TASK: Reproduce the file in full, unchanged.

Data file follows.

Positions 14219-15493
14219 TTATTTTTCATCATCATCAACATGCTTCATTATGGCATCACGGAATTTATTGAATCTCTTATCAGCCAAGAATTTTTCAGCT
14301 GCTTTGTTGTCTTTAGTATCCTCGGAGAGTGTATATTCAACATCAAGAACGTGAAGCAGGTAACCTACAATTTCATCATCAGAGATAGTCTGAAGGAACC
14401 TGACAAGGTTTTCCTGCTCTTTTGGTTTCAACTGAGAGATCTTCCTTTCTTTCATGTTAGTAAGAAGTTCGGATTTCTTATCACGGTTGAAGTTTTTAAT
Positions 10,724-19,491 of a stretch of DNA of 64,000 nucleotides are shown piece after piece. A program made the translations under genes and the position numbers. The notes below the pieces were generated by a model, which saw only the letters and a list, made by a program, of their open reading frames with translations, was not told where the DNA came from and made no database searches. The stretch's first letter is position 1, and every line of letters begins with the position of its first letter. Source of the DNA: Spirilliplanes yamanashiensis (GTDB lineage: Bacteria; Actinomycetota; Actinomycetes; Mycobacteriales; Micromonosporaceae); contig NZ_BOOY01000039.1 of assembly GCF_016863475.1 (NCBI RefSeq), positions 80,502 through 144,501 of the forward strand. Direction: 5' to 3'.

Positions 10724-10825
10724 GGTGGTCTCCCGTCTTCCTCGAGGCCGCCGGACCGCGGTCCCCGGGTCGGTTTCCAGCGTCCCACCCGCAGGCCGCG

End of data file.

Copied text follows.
Positions 14219-15493
14219 TTATTTTTCATCATCATCAACATGCTTCATTATGGCATCACGGAATTTATTGAATCTCTTATCAGCCAAGAATTTTTCAGCT
14301 GCTTTGTTGTCTTTAGTATCCTCGGAGAGTGTATATTCAACATCAAGAACGTGAAGCAGGTAACCTACAATTTCATCATCAGAGATAGTCTGAAGGAACC
14401 TGACAAGGTTTTCCTGCTCTTTTGGTTTCAACTGAGAGATCTTCCTTTCTTTCATGTTAGTAAGAAGTTCGGATTTCTTATCACGGTTGAAGTTTTTAAT
Positions 10,724-19,491 of a stretch of DNA of 64,000 nucleotides are shown piece after piece. A program made the translations under genes and the position numbers. The notes below the pieces were generated by a model, which saw only the letters and a list, made by a program, of their open reading frames with translations, was not told where the DNA came from and made no database searches. The stretch's first letter is position 1, and every line of letters begins with the position of its first letter. Source of the DNA: Spirilliplanes yamanashiensis (GTDB lineage: Bacteria; Actinomycetota; Actinomycetes; Mycobacteriales; Micromonosporaceae); contig NZ_BOOY01000039.1 of assembly GCF_016863475.1 (NCBI RefSeq), positions 80,502 through 144,501 of the forward strand. Direction: 5' to 3'.

Positions 10724-10825
10724 GGTGGTCTCCCGTCTTCCTCGAGGCCGCCGGACCGCGGTCCCCGGGTCGGTTTCCAGCGTCCCACCCGCAGGCCGCG